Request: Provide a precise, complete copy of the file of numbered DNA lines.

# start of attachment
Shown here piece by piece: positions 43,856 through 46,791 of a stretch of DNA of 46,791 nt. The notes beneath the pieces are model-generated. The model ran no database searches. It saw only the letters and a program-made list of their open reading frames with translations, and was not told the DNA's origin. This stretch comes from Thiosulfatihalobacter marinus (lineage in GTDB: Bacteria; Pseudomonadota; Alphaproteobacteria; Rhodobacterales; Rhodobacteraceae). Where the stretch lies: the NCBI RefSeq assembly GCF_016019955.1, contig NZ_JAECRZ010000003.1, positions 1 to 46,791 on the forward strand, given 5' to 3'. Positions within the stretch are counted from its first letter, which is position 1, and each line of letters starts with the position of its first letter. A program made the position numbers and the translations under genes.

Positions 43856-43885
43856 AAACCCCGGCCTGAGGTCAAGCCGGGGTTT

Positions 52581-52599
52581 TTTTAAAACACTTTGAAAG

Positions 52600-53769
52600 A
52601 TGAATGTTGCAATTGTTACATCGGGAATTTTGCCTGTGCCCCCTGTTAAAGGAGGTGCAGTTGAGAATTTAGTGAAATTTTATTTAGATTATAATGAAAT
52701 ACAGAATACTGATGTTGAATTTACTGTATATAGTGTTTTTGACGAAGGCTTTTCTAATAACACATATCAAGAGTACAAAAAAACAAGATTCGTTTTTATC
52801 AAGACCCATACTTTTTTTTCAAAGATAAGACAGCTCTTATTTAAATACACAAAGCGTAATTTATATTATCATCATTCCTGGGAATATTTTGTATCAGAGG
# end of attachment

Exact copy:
Shown here piece by piece: positions 43,856 through 46,791 of a stretch of DNA of 46,791 nt. The notes beneath the pieces are model-generated. The model ran no database searches. It saw only the letters and a program-made list of their open reading frames with translations, and was not told the DNA's origin. This stretch comes from Thiosulfatihalobacter marinus (lineage in GTDB: Bacteria; Pseudomonadota; Alphaproteobacteria; Rhodobacterales; Rhodobacteraceae). Where the stretch lies: the NCBI RefSeq assembly GCF_016019955.1, contig NZ_JAECRZ010000003.1, positions 1 to 46,791 on the forward strand, given 5' to 3'. Positions within the stretch are counted from its first letter, which is position 1, and each line of letters starts with the position of its first letter. A program made the position numbers and the translations under genes.

Positions 43856-43885
43856 AAACCCCGGCCTGAGGTCAAGCCGGGGTTT

Positions 52581-52599
52581 TTTTAAAACACTTTGAAAG

Positions 52600-53769
52600 A
52601 TGAATGTTGCAATTGTTACATCGGGAATTTTGCCTGTGCCCCCTGTTAAAGGAGGTGCAGTTGAGAATTTAGTGAAATTTTATTTAGATTATAATGAAAT
52701 ACAGAATACTGATGTTGAATTTACTGTATATAGTGTTTTTGACGAAGGCTTTTCTAATAACACATATCAAGAGTACAAAAAAACAAGATTCGTTTTTATC
52801 AAGACCCATACTTTTTTTTCAAAGATAAGACAGCTCTTATTTAAATACACAAAGCGTAATTTATATTATCATCATTCCTGGGAATATTTTGTATCAGAGG